Law student Maia Cairns graduated with first class honours, bringing to a close a rewarding but also challenging university journey. The Griffith Law School graduate met the challenge with grace and determination.
After extending her degree for a year to come to terms with her father’s cancer, she was delighted to finally being able to call herself one of Griffith’s proud alumni. She puts it down to the support and drive of the Griffith Law School staff that “genuinely nurture their students to reach their full potential”.
“I am not the only one who has had to deal with crisis during their degree. I am also not the only one who has been helped to meet the challenge of achieving your best. Initially, the staff were my teachers, but they became mentors and now are friends.”
Through the Law School, Maia won scholarships to study international law in Paris and Prague. During these experiences, she learned policy from foreign ministers, jurisprudence from judges and soaked up the advice of world leaders like former UN Secretary-General Kofi Annan.
“Griffith students gained a reputation in Paris for being able to go head to head with some of the best student minds in the world,” she said.
Maia completed her final-year thesis on people smuggling and cognitive linguistics. “A particular strength of Griffith University is its understanding the need to have a multi-faceted education in a rapidly evolving legal world.”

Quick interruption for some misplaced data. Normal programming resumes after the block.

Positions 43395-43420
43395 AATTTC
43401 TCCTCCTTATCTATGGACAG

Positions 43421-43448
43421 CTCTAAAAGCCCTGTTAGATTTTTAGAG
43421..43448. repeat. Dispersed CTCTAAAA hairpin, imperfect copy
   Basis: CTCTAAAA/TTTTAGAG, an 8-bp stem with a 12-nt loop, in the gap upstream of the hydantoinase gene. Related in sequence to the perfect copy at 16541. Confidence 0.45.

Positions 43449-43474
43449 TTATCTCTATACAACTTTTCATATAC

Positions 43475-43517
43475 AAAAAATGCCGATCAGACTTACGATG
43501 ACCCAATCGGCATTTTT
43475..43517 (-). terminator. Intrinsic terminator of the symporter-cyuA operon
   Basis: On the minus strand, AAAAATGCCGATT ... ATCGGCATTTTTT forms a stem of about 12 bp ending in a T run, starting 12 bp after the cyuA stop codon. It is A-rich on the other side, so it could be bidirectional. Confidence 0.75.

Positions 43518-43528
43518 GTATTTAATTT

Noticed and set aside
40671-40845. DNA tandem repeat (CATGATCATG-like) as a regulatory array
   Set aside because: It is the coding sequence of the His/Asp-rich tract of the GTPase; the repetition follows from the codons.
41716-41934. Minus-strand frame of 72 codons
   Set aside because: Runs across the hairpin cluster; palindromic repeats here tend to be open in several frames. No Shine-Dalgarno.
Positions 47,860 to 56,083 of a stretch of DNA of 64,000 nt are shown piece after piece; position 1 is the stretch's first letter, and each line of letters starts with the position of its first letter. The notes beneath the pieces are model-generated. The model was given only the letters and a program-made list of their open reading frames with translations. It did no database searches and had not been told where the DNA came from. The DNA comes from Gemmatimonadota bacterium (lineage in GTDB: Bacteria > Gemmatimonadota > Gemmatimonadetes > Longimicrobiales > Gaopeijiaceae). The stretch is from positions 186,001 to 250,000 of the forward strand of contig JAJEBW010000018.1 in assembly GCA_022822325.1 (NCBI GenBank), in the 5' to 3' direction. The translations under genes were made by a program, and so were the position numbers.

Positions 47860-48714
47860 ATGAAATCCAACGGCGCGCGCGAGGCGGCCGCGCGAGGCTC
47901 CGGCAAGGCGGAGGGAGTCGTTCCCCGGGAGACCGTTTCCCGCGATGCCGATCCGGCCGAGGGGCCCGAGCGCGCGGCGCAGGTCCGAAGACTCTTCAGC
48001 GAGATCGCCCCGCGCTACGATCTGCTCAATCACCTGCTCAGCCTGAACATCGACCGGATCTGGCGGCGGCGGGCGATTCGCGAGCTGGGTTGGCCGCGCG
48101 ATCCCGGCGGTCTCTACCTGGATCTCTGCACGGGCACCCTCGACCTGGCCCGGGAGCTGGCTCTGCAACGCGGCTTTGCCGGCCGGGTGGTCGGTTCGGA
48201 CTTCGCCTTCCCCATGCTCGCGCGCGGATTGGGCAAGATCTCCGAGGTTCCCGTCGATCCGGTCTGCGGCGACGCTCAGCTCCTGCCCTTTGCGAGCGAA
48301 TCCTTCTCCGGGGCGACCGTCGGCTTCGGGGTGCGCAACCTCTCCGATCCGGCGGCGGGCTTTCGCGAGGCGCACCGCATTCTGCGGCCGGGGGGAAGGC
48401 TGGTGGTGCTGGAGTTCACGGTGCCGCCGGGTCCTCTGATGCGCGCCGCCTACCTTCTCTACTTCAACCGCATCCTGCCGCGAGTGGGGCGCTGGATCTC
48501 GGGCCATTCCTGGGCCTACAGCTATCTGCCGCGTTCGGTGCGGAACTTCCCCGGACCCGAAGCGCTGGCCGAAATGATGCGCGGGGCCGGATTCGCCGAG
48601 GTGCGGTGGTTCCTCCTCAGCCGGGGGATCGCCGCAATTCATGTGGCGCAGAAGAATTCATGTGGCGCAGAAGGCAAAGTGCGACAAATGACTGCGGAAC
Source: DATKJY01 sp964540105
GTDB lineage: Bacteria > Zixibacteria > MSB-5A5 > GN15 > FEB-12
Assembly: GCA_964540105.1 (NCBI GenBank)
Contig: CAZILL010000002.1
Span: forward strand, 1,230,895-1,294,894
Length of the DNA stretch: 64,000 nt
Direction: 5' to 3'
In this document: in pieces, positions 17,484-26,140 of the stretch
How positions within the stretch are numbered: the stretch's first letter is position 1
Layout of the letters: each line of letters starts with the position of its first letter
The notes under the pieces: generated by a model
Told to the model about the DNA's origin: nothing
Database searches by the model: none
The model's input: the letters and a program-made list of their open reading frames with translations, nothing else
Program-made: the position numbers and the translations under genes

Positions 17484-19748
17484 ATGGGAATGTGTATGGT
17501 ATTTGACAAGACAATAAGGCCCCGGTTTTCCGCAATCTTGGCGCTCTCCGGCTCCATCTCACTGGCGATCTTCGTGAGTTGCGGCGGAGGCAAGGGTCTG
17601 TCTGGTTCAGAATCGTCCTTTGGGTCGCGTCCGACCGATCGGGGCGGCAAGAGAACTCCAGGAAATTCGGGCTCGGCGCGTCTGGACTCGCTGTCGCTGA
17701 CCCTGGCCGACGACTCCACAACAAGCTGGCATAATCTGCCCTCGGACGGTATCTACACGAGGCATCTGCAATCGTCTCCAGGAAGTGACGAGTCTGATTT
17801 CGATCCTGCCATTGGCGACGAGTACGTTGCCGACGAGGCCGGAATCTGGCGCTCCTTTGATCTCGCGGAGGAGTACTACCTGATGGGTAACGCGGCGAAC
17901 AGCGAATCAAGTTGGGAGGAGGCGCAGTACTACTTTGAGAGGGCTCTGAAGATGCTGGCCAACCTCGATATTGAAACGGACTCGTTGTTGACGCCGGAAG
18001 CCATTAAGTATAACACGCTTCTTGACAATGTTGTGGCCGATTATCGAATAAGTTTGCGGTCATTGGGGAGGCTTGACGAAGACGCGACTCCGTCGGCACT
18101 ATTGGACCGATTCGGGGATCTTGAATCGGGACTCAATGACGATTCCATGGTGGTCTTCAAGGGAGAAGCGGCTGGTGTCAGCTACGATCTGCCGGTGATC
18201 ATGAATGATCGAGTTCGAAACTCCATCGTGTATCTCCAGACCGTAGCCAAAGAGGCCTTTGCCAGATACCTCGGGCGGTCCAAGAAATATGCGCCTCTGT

Her graduation comes 10 years after she read Bryce Courtenay’s The Power of One and was inspired by its narrator Peekay to help people pursue their rights. Now, only a month after leaving student life behind and starting work at the Attorney-General’s office in Canberra, she feels her career is already living up to her teenage ambition.
“It’s amazing what a difference you can make. At work [in Canberra] we solve problems that help the individual and the nation on a huge scale, from human rights policy to definitive international litigation. What you do actually affects people for the better.
“There are many problems in law that we [society] are only starting to address, especially in areas of human rights and access to justice.” Griffith Law School has led the way in addressing these problems and there is great progress being made now.
“The Griffith law degree was a very practical educational experience. Through hands-on clinics and subjects, the law school teaches a variety of relevant skills from oral argument during court appearances to negotiation skills that set students apart from other graduates.
“Law is for people who understand it’s going to be hard work but who are passionate about finding solutions and making society a better place. It’s important, too, not to be naive and to realise that you cannot fix all problems, but it is empowering to know you have a part to play and all the skills to do so.”